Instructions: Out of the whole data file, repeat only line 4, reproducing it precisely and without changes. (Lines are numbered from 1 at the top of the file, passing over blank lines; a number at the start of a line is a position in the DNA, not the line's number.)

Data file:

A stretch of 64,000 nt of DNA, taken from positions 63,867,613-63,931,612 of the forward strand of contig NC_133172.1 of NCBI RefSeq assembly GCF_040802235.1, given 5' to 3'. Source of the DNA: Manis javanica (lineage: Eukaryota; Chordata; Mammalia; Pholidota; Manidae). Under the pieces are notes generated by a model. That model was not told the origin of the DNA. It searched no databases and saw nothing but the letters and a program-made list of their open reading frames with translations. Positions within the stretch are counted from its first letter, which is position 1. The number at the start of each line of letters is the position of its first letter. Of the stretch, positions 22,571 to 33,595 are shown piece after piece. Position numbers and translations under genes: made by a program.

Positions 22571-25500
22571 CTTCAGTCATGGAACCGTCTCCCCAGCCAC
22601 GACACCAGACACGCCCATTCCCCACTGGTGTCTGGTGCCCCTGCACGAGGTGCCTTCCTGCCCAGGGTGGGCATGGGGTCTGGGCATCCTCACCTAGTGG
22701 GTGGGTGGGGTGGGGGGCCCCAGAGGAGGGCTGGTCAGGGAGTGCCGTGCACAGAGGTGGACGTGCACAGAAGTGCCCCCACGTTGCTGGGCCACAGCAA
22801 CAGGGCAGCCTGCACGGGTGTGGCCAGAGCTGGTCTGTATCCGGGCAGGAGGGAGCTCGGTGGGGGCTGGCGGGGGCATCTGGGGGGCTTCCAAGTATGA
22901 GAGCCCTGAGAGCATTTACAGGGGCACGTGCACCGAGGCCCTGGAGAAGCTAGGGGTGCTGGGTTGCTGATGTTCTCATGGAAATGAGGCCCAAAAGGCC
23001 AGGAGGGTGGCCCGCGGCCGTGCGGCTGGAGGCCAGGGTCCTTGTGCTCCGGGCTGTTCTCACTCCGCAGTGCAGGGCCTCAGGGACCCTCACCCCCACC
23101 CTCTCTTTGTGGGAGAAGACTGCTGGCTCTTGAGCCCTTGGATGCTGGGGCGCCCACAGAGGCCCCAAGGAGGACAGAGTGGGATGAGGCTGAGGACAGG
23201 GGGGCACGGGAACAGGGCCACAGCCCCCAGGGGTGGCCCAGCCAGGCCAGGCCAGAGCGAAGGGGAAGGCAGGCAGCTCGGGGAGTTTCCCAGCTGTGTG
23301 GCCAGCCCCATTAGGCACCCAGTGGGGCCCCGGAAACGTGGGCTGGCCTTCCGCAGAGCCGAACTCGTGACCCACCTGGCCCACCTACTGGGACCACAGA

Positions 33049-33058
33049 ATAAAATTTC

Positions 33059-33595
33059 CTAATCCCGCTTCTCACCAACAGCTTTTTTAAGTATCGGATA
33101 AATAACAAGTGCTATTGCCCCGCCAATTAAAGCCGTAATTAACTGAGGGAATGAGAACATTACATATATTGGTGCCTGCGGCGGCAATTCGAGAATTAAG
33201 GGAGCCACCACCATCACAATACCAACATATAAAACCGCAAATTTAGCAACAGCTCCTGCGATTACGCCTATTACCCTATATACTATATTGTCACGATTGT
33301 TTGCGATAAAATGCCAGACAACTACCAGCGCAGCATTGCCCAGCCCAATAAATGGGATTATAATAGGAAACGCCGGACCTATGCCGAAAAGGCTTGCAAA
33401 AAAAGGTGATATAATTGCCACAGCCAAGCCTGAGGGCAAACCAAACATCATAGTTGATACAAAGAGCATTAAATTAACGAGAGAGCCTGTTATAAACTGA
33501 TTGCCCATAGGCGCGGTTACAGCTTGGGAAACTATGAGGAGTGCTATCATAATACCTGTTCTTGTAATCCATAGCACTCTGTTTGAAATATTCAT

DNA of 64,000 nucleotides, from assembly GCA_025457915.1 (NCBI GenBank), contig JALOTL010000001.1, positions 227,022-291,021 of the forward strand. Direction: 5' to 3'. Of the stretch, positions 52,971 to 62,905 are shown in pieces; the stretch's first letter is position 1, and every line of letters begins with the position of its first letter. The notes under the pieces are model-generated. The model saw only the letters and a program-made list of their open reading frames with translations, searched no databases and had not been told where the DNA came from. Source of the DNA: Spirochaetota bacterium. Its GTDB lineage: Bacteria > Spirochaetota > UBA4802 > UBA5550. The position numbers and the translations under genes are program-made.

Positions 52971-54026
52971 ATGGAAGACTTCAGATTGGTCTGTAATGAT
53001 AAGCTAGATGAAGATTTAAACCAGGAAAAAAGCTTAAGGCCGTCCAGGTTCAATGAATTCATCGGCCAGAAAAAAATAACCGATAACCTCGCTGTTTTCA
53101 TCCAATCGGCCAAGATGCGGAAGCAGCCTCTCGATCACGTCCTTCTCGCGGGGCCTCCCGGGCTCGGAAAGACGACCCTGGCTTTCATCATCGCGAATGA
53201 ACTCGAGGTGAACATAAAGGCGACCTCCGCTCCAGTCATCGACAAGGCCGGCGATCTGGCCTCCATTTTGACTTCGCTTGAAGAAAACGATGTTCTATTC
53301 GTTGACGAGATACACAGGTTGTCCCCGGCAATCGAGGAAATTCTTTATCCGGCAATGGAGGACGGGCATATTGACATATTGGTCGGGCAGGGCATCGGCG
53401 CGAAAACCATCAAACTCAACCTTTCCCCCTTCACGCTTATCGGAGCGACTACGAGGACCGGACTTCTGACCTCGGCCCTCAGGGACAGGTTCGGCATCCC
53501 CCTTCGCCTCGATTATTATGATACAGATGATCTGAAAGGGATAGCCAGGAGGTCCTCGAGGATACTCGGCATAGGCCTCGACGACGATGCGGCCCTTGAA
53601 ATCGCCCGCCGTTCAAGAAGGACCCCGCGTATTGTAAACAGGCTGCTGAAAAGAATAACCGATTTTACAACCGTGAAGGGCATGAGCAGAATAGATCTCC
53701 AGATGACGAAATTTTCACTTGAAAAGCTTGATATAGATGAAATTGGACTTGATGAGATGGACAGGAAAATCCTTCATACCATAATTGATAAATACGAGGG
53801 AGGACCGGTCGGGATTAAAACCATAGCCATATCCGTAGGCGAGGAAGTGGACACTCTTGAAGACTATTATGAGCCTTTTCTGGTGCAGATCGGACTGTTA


22601 GACACCAGACACGCCCATTCCCCACTGGTGTCTGGTGCCCCTGCACGAGGTGCCTTCCTGCCCAGGGTGGGCATGGGGTCTGGGCATCCTCACCTAGTGG